Facebook on Monday said it is ramping up efforts to stem the spread of misinformation about COVID-19 vaccines, spread facts, and figure out who might be wary of getting the jab.
The move includes banning groups which repeatedly spread misinformation and debunked claims about the virus and vaccines in general.
Facebook said it would remove groups, pages and accounts that repeatedly share the debunked claims.
The leading social network has been highlighting health advice from reliable agencies and removing COVID-19 misinformation for months and on Monday expanded that initiative.
A list of debunked claims about the virus or vaccines that are not welcomed at Facebook was updated with the help of the World Health Organisation.
The list of barred misinformation included claims COVID-19 was created by people or that it is safer to get the virus than the vaccine.
It also included false claims that vaccines are toxic or cause autism.
Critics of the social media giant’s handling of misinformation were not convinced by its latest move.
“Facebook has been promising to crack down on COVID and anti-vax misinformation for the past year,” the nonprofit Centre for Countering Digital Hate said in a message fired off on Twitter.
“Every time, it fails to meet these headline announcements with action.”
Groups or accounts that share vaccine misinformation may be removed completely from the social network, warned Facebook vice president of integrity Guy Rosen.
Facebook prominently hosts a COVID-19 information centre, and makes a priority of featuring reliable sources in results for queries on the topic.
People in charge of groups at the social network were told to require posts of members prone to spreading bogus information about vaccines or the pandemic to be approved before being shared.
At Facebook-owned Instagram, accounts of people discouraging vaccinations will be harder to find using automated search tools, according to the social network.
Facebook said that it has gotten more than 50 million responses to a COVID-19 survey it launched last year in a collaboration with two US universities.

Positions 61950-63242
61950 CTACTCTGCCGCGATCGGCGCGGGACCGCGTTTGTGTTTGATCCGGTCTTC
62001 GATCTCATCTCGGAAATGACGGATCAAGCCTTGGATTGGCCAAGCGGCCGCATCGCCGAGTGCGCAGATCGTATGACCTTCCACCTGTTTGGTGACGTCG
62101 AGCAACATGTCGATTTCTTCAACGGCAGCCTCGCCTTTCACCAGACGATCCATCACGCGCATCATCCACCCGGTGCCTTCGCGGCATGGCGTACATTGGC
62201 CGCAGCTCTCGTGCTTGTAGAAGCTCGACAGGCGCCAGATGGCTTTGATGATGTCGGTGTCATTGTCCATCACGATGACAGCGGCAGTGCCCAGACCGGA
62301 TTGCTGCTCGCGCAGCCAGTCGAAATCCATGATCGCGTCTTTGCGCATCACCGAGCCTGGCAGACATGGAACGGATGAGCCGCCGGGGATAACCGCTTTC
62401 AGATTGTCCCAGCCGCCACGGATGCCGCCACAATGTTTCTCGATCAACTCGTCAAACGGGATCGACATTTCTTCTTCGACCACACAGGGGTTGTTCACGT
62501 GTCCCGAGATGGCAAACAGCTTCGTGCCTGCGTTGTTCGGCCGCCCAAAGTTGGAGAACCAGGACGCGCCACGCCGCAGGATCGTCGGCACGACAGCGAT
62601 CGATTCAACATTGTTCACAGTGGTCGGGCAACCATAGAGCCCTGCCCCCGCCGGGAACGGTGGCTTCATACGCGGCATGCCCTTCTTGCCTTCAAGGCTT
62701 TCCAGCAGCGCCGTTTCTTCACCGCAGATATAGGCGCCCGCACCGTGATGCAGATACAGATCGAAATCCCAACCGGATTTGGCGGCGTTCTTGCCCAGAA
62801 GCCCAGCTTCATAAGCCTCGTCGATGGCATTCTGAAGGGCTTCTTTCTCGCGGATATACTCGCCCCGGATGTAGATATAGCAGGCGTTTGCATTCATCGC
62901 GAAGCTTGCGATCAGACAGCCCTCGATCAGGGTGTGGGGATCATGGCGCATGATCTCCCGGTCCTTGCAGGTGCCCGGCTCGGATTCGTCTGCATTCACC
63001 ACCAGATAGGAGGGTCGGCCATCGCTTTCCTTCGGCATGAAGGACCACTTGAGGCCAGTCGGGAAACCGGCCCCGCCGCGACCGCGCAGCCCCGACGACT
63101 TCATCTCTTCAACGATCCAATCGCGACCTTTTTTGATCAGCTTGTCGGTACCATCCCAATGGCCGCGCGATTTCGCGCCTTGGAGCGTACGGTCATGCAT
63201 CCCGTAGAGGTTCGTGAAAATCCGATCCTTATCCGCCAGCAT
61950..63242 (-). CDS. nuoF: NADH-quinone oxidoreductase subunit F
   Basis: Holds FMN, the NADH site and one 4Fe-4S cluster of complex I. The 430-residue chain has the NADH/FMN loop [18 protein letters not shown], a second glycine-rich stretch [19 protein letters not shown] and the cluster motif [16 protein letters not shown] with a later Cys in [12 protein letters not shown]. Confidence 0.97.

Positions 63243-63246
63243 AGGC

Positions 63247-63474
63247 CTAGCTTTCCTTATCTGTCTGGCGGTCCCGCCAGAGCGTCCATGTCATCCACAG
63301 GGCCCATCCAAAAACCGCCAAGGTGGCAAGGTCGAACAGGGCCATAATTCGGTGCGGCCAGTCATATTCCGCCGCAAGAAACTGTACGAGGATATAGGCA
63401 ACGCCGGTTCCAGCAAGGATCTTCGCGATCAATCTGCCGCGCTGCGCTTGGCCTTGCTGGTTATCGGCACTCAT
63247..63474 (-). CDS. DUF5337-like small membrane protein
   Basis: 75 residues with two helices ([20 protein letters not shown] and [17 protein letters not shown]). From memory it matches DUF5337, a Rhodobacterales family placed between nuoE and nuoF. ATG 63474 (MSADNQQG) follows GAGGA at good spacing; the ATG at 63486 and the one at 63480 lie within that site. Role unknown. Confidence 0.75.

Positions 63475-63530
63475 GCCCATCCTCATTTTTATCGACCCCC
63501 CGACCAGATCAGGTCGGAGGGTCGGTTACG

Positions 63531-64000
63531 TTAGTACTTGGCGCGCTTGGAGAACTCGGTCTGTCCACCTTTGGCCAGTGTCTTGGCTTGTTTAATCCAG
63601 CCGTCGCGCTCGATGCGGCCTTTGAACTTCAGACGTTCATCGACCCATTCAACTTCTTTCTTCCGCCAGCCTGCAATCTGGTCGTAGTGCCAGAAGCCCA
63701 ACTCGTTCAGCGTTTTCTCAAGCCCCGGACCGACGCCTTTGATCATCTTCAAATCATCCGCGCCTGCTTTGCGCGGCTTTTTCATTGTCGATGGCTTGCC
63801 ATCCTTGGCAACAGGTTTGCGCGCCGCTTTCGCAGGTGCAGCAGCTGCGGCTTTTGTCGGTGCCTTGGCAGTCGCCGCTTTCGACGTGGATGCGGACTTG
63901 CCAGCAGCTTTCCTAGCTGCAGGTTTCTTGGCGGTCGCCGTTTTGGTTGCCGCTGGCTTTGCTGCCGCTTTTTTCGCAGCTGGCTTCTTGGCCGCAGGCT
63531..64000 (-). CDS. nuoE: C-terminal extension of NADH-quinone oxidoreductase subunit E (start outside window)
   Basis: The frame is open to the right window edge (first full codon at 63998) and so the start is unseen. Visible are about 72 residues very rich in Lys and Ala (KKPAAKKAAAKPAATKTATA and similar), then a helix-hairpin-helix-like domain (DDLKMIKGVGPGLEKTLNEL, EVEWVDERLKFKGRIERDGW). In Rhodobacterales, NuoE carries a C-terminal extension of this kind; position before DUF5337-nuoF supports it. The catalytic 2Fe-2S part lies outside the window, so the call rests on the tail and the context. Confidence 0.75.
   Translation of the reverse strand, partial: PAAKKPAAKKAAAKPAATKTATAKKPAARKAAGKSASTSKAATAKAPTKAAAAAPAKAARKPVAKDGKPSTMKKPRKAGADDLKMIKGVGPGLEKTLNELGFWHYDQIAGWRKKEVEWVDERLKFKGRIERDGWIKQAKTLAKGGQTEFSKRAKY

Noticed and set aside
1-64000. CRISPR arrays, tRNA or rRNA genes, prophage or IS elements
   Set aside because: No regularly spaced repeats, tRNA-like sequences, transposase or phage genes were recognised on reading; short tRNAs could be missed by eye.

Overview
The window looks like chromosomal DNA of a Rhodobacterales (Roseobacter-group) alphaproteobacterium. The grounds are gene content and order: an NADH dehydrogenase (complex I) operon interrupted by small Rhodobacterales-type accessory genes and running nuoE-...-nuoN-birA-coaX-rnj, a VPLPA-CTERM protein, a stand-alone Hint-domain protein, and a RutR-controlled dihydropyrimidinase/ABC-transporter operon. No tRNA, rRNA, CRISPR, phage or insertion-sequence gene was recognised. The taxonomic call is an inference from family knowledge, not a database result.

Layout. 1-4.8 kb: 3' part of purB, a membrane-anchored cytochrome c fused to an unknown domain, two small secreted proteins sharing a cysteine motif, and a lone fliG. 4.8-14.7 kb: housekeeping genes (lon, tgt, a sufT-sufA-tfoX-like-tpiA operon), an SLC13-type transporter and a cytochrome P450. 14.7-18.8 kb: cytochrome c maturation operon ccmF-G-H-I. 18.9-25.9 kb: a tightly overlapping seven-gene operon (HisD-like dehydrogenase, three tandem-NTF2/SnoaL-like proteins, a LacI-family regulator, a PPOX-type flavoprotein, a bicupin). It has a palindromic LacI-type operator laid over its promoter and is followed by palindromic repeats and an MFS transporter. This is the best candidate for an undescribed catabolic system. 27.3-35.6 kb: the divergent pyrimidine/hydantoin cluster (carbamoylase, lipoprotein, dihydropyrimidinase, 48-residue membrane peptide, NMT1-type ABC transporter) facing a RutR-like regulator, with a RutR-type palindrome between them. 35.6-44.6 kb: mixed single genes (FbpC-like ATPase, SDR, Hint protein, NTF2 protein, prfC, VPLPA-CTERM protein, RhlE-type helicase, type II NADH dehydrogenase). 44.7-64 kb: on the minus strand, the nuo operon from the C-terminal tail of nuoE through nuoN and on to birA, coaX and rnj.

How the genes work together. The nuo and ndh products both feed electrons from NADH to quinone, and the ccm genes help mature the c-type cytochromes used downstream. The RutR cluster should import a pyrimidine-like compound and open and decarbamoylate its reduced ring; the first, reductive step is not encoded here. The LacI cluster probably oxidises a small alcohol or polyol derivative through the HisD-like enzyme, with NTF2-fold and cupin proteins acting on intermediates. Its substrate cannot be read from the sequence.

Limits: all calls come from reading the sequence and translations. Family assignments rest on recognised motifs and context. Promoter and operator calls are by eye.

It was designed to gather insights from people about COVID-19 symptoms, mask wearing, and access to care.
“The survey program is one of the largest ever conducted and has helped health researchers better monitor and forecast the spread of COVID-19,” Facebook said.
“The survey data will provide a better understanding of trends in vaccine intent across sociodemographics, race, geography and more.”
Survey findings about vaccine attitudes will be shared globally, according to the social network.
In December, Facebook announced it would remove false claims about COVID-19 vaccines that had been debunked by public health experts, though in recent weeks news reports have identified Facebook pages, groups and Instagram accounts still spreading these false claims.
Facebook also said it would help users find out where and when they can receive the coronavirus vaccine.
It will partner with Johns Hopkins and the AARP to reach Black, Latinx, Native Americans and people over 50 with educational content that addresses concerns those groups may have about the new vaccine.
People in Australia must stay at least 1.5 metres away from others. Check your jurisdiction’s restrictions on gathering limits.
If you are experiencing cold or flu symptoms, stay home and arrange a test by calling your doctor or contact the Coronavirus Health Information Hotline on 1800 020 080. News and information is available in 63 languages at sbs.com.au/coronavirus.
Please check the relevant guidelines for your state or territory: NSW, Victoria, Queensland, Western Australia, South Australia, Northern Territory, ACT, Tasmania.